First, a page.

The Lady of the Lake eBook

This eBook from the Gutenberg Project consists of approximately 227 pages of information about The Lady of the Lake.
Though space and law the stag we lend
Ere hound we slip or bow we bend
Who ever recked, where, how, or when,
The prowling fox was trapped or slain? 
Thus treacherous scouts,—­yet sure they lie
Who say thou cam’st a secret spy!’—­
’They do, by heaven!—­come Roderick Dhu
And of his clan the boldest two
And let me but till morning rest,
I write the falsehood on their crest.’ 
If by the blaze I mark aright
Thou bear’st the belt and spur of Knight.’ 
’Then by these tokens mayst thou know
Each proud oppressor’s mortal foe.’ 
’Enough, enough; sit down and share
A soldier’s couch, a soldier’s fare.’

XXXI..

He gave him of his Highland cheer,
The hardened flesh of mountain deer;
Dry fuel on the fire he laid,
And bade the Saxon share his plaid. 
He tended him like welcome guest,
Then thus his further speech addressed:—­
’Stranger, I am to Roderick Dhu
A clansman born, a kinsman true;
Each word against his honour spoke
Demands of me avenging stroke;
Yet more,—­upon thy fate, ’tis said,
A mighty augury is laid. 
It rests with me to wind my horn,—­
Thou art with numbers overborne;
It rests with me, here, brand to brand,
Worn as thou art, to bid thee stand: 
But, not for clan, nor kindred’s cause,
Will I depart from honour’s laws;
To assail a wearied man were shame,
And stranger is a holy name;
Guidance and rest, and food and fire,
In vain he never must require.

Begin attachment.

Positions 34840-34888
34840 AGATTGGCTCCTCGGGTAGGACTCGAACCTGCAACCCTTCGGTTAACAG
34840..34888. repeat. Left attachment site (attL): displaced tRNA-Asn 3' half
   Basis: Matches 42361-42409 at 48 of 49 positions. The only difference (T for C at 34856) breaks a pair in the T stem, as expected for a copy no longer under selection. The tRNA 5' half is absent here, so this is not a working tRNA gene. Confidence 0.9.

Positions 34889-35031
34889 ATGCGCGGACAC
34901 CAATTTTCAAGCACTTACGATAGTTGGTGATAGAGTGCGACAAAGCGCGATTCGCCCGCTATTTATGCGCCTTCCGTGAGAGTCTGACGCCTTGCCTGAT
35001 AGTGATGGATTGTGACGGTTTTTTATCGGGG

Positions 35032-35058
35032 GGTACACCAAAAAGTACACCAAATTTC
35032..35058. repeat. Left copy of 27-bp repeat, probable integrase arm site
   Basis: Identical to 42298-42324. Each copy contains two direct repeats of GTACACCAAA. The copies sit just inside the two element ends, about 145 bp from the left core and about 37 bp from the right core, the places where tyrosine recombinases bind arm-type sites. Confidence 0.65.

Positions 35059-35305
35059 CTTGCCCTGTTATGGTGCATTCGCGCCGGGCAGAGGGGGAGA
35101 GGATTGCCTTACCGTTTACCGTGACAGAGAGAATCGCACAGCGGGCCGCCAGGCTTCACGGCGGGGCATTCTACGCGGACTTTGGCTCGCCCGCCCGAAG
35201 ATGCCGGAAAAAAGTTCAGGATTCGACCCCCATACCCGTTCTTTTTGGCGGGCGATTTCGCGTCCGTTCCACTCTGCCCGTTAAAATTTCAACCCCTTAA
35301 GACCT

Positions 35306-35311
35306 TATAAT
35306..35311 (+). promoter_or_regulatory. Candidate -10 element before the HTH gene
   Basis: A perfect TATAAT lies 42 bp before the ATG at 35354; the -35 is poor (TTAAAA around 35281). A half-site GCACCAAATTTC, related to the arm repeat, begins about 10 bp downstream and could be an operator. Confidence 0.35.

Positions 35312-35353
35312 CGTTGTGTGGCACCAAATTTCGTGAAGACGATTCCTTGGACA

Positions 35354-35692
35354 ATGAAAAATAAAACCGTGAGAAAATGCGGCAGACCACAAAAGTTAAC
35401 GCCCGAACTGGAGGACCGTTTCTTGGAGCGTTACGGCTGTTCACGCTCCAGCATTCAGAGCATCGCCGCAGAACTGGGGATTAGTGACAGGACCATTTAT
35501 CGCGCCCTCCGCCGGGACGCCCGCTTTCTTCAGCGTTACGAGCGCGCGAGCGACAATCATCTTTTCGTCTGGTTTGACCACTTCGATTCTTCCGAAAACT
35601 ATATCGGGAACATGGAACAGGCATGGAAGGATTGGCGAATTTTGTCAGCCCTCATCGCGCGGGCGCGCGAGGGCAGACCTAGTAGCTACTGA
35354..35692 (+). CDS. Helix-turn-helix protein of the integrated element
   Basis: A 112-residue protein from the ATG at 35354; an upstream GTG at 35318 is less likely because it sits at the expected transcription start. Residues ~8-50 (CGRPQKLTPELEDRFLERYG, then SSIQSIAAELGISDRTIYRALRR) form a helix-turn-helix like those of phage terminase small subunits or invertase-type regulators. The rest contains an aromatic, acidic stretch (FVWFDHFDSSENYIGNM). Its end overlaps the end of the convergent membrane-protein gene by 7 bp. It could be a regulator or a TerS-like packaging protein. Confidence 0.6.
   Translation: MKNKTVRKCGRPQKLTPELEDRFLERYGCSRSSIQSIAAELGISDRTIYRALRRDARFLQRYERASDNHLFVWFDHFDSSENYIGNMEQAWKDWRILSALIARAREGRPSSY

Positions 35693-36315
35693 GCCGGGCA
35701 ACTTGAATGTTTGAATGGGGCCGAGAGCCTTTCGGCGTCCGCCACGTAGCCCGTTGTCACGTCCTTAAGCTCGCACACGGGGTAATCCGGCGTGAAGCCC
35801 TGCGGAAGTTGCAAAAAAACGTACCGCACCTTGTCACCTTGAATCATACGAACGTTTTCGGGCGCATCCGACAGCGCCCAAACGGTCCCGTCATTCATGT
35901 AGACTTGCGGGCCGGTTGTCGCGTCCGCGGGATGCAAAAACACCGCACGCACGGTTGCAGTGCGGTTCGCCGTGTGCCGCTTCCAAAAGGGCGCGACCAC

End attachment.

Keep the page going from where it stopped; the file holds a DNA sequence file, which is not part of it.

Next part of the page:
Then rest thee here till dawn of day;
Myself will guide thee on the way,
O’er stock and stone, through watch and ward,
Till past Clan- Alpine’s outmost guard,
As far as Coilantogle’s ford;
From thence thy warrant is thy sword.’ 
’I take thy courtesy, by heaven,
As freely as ‘tis nobly given!’
Well, rest thee; for the bittern’s cry
Sings us the lake’s wild lullaby.’ 
With that he shook the gathered heath,
And spread his plaid upon the wreath;
And the brave foemen, side by side,
Lay peaceful down like brothers tried,
And slept until the dawning beam
Purpled the mountain and the stream.

Cantofifth.

The Combat.

I.

Fair as the earliest beam of eastern light,
     When first, by the bewildered pilgrim spied,
It smiles upon the dreary brow of night
     And silvers o’er the torrent’s foaming tide
And lights the fearful path on mountain-side,—­
     Fair as that beam, although the fairest far,
Giving to horror grace, to danger pride,
     Shine martial Faith, and Courtesy’s bright star
Through all the wreckful storms that cloud the brow of War.

II.

Copyrights
Project Gutenberg
The Lady of the Lake from Project Gutenberg. Public domain.
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